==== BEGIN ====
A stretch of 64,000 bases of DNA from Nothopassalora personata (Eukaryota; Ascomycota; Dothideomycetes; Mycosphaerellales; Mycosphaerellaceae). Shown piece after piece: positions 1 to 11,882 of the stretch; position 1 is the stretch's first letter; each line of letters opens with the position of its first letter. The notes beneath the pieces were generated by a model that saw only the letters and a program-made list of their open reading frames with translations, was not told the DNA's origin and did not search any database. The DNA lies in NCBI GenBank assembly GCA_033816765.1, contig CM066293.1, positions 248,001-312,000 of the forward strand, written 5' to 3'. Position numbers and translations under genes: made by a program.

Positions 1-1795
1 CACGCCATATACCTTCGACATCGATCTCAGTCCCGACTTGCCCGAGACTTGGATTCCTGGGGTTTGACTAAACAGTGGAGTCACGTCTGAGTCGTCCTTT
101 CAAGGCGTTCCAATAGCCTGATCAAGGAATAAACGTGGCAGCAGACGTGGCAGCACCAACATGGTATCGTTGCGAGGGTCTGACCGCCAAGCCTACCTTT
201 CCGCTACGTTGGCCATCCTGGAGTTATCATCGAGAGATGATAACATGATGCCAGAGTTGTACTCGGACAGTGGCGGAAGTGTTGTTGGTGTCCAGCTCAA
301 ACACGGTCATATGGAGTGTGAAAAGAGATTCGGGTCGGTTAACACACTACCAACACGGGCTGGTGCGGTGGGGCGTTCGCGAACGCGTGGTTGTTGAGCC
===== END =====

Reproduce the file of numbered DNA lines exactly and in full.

A stretch of 64,000 bases of DNA from Nothopassalora personata (Eukaryota; Ascomycota; Dothideomycetes; Mycosphaerellales; Mycosphaerellaceae). Shown piece after piece: positions 1 to 11,882 of the stretch; position 1 is the stretch's first letter; each line of letters opens with the position of its first letter. The notes beneath the pieces were generated by a model that saw only the letters and a program-made list of their open reading frames with translations, was not told the DNA's origin and did not search any database. The DNA lies in NCBI GenBank assembly GCA_033816765.1, contig CM066293.1, positions 248,001-312,000 of the forward strand, written 5' to 3'. Position numbers and translations under genes: made by a program.

Positions 1-1795
1 CACGCCATATACCTTCGACATCGATCTCAGTCCCGACTTGCCCGAGACTTGGATTCCTGGGGTTTGACTAAACAGTGGAGTCACGTCTGAGTCGTCCTTT
101 CAAGGCGTTCCAATAGCCTGATCAAGGAATAAACGTGGCAGCAGACGTGGCAGCACCAACATGGTATCGTTGCGAGGGTCTGACCGCCAAGCCTACCTTT
201 CCGCTACGTTGGCCATCCTGGAGTTATCATCGAGAGATGATAACATGATGCCAGAGTTGTACTCGGACAGTGGCGGAAGTGTTGTTGGTGTCCAGCTCAA
301 ACACGGTCATATGGAGTGTGAAAAGAGATTCGGGTCGGTTAACACACTACCAACACGGGCTGGTGCGGTGGGGCGTTCGCGAACGCGTGGTTGTTGAGCC